“The Ramen Girl” (2008)
Much that is wrong with the modern American cinema is not the limited to the widespread gravitation toward an increasingly youthful demographic and the immature cultural curiosity to which it is gleefully and voluntarily mired, nor the industry reliance on recycling past successes with remakes featuring newly minted though woefully insufficient faces who fail to grasp the significance of appreciable screen presence, but what is alarmingly present in many, especially commercial populist variety, of the newer Hollywood features is a reliance on the memory of cinema as opposed to drawing from experience in something called “life” (and this will include the once vaunted but now homogenized “independent” splinter of the American filmmaking community, whose rebellious creative ideology has been sadly subsumed by the cheap allure of the attainment of an undeserved status within a “counterculture” by way of, or worse, being screened at any one of the myriad of film festivals which have uselessly proliferated like fleas on a feral cat since the implementation and premature canonization of the Sundance Film Festival.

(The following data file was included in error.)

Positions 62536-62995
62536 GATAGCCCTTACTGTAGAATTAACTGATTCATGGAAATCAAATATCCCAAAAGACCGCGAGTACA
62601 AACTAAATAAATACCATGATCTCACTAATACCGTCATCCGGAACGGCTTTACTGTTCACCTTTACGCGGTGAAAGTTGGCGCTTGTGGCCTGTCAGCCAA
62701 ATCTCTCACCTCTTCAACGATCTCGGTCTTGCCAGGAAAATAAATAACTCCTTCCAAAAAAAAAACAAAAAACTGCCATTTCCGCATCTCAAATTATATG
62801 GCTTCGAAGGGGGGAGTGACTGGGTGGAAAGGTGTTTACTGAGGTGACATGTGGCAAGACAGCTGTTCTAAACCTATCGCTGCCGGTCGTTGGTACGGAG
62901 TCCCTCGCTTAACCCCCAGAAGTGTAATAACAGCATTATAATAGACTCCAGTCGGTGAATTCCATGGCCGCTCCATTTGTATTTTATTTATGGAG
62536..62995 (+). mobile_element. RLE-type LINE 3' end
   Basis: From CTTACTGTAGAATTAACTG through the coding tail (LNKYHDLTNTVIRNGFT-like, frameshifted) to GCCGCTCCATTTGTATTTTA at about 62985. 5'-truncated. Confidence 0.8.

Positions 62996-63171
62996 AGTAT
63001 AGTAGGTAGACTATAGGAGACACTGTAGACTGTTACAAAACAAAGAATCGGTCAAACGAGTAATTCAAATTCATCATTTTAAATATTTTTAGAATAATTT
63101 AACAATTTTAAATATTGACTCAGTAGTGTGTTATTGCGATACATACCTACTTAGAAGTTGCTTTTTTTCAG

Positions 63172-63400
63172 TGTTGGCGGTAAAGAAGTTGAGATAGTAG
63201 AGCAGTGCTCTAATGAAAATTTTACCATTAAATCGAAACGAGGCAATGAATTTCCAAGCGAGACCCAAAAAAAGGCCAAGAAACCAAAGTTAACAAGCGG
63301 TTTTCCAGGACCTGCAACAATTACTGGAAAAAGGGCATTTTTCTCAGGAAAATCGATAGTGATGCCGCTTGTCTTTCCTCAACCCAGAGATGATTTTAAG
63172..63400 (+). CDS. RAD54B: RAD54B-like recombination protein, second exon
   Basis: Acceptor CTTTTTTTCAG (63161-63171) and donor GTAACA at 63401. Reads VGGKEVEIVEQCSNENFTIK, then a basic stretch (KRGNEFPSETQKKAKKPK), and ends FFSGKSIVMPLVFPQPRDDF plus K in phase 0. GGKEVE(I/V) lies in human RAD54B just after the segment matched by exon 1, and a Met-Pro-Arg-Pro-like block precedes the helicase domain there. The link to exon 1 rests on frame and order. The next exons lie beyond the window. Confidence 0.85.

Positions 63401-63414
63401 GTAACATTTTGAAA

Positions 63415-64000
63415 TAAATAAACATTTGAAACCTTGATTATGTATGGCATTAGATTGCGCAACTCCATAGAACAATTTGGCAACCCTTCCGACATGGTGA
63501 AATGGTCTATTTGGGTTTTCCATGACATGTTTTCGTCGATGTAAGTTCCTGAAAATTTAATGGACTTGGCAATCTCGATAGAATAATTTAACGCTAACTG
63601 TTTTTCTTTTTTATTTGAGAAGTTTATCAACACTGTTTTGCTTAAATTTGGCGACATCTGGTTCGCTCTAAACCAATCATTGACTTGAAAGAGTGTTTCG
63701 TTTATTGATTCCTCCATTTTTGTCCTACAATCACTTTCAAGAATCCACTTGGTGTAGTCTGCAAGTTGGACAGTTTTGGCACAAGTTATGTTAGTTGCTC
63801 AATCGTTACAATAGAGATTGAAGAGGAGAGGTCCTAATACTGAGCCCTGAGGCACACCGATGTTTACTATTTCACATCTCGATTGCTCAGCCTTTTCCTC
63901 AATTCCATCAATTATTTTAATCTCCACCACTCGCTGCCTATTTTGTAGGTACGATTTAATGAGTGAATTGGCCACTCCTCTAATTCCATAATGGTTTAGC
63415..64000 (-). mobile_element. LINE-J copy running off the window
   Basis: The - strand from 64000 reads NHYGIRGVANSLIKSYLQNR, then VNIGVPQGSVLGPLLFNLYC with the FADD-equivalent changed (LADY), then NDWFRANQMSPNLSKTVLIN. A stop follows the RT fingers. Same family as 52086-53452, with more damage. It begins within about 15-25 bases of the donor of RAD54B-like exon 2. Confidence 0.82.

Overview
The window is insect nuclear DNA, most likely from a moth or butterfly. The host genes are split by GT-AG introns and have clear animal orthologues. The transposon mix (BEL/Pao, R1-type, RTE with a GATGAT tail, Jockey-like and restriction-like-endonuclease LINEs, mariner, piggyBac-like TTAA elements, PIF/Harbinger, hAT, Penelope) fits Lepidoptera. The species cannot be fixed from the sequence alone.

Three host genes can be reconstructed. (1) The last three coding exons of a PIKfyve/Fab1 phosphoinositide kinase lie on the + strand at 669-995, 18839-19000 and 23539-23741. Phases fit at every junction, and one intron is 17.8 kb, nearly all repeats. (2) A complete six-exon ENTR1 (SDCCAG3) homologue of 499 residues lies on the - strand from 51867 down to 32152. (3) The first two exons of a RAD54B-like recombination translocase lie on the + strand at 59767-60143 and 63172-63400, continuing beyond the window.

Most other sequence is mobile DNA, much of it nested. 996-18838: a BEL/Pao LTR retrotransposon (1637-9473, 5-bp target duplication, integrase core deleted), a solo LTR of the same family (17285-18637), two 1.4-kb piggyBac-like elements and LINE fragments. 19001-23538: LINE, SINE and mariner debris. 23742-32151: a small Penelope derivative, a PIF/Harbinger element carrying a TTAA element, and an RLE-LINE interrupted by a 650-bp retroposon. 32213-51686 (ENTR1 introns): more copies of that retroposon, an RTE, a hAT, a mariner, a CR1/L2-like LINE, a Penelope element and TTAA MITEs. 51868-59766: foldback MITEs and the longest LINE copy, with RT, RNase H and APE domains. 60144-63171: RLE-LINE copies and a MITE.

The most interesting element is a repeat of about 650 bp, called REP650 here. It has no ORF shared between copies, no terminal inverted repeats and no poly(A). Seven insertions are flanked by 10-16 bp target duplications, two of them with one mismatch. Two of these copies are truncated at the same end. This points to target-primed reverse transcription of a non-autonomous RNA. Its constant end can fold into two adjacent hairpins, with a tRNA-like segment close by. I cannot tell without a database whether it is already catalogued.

Abby (Brittany Murphy) is a young American who, almost immediately upon arriving in Tokyo, is abandoned by her callow boyfriend, sending her into a brief emotional funk highlighted by sudden flares of hallucinatory portents. During a particularly vulnerable evening, she visits a local ramen shop and pours out her heart to the proprietor/chef Maezumi (Toshiyuki Nishida) and his wife Reiko (Kimiko Yo), both concerned and puzzled by this sudden outburst since neither speaks English. Abby is appreciative of their kindness and the ramen soup, and in due course is seized by a new career calling, cajoling Maezumi into becoming her ramen sensei.
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